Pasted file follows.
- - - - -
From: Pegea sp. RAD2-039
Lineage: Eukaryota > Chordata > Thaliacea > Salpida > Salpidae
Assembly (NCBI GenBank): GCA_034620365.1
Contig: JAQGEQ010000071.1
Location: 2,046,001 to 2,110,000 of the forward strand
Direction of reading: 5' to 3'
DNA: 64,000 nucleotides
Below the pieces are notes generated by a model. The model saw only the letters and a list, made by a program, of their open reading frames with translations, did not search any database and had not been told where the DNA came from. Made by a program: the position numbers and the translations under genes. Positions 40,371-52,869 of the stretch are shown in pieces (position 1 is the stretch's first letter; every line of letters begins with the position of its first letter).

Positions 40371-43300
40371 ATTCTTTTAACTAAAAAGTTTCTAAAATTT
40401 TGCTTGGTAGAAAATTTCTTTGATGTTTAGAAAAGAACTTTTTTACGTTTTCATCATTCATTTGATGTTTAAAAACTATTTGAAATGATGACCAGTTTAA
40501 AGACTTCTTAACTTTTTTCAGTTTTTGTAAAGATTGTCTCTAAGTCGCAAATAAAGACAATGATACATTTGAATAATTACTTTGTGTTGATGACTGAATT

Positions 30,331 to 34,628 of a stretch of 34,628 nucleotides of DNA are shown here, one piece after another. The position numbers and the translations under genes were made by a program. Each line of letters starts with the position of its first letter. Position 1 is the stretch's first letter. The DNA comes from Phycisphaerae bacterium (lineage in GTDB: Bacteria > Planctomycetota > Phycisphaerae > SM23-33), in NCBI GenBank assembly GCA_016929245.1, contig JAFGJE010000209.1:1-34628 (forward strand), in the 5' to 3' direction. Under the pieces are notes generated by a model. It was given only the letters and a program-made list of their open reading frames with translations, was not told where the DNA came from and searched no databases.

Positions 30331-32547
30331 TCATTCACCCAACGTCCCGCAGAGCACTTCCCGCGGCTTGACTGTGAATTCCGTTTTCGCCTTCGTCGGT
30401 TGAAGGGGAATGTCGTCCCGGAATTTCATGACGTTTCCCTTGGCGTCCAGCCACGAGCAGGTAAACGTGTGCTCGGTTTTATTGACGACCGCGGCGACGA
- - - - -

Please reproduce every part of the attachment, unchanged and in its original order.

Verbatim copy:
From: Pegea sp. RAD2-039
Lineage: Eukaryota > Chordata > Thaliacea > Salpida > Salpidae
Assembly (NCBI GenBank): GCA_034620365.1
Contig: JAQGEQ010000071.1
Location: 2,046,001 to 2,110,000 of the forward strand
Direction of reading: 5' to 3'
DNA: 64,000 nucleotides
Below the pieces are notes generated by a model. The model saw only the letters and a list, made by a program, of their open reading frames with translations, did not search any database and had not been told where the DNA came from. Made by a program: the position numbers and the translations under genes. Positions 40,371-52,869 of the stretch are shown in pieces (position 1 is the stretch's first letter; every line of letters begins with the position of its first letter).

Positions 40371-43300
40371 ATTCTTTTAACTAAAAAGTTTCTAAAATTT
40401 TGCTTGGTAGAAAATTTCTTTGATGTTTAGAAAAGAACTTTTTTACGTTTTCATCATTCATTTGATGTTTAAAAACTATTTGAAATGATGACCAGTTTAA
40501 AGACTTCTTAACTTTTTTCAGTTTTTGTAAAGATTGTCTCTAAGTCGCAAATAAAGACAATGATACATTTGAATAATTACTTTGTGTTGATGACTGAATT

Positions 30,331 to 34,628 of a stretch of 34,628 nucleotides of DNA are shown here, one piece after another. The position numbers and the translations under genes were made by a program. Each line of letters starts with the position of its first letter. Position 1 is the stretch's first letter. The DNA comes from Phycisphaerae bacterium (lineage in GTDB: Bacteria > Planctomycetota > Phycisphaerae > SM23-33), in NCBI GenBank assembly GCA_016929245.1, contig JAFGJE010000209.1:1-34628 (forward strand), in the 5' to 3' direction. Under the pieces are notes generated by a model. It was given only the letters and a program-made list of their open reading frames with translations, was not told where the DNA came from and searched no databases.

Positions 30331-32547
30331 TCATTCACCCAACGTCCCGCAGAGCACTTCCCGCGGCTTGACTGTGAATTCCGTTTTCGCCTTCGTCGGT
30401 TGAAGGGGAATGTCGTCCCGGAATTTCATGACGTTTCCCTTGGCGTCCAGCCACGAGCAGGTAAACGTGTGCTCGGTTTTATTGACGACCGCGGCGACGA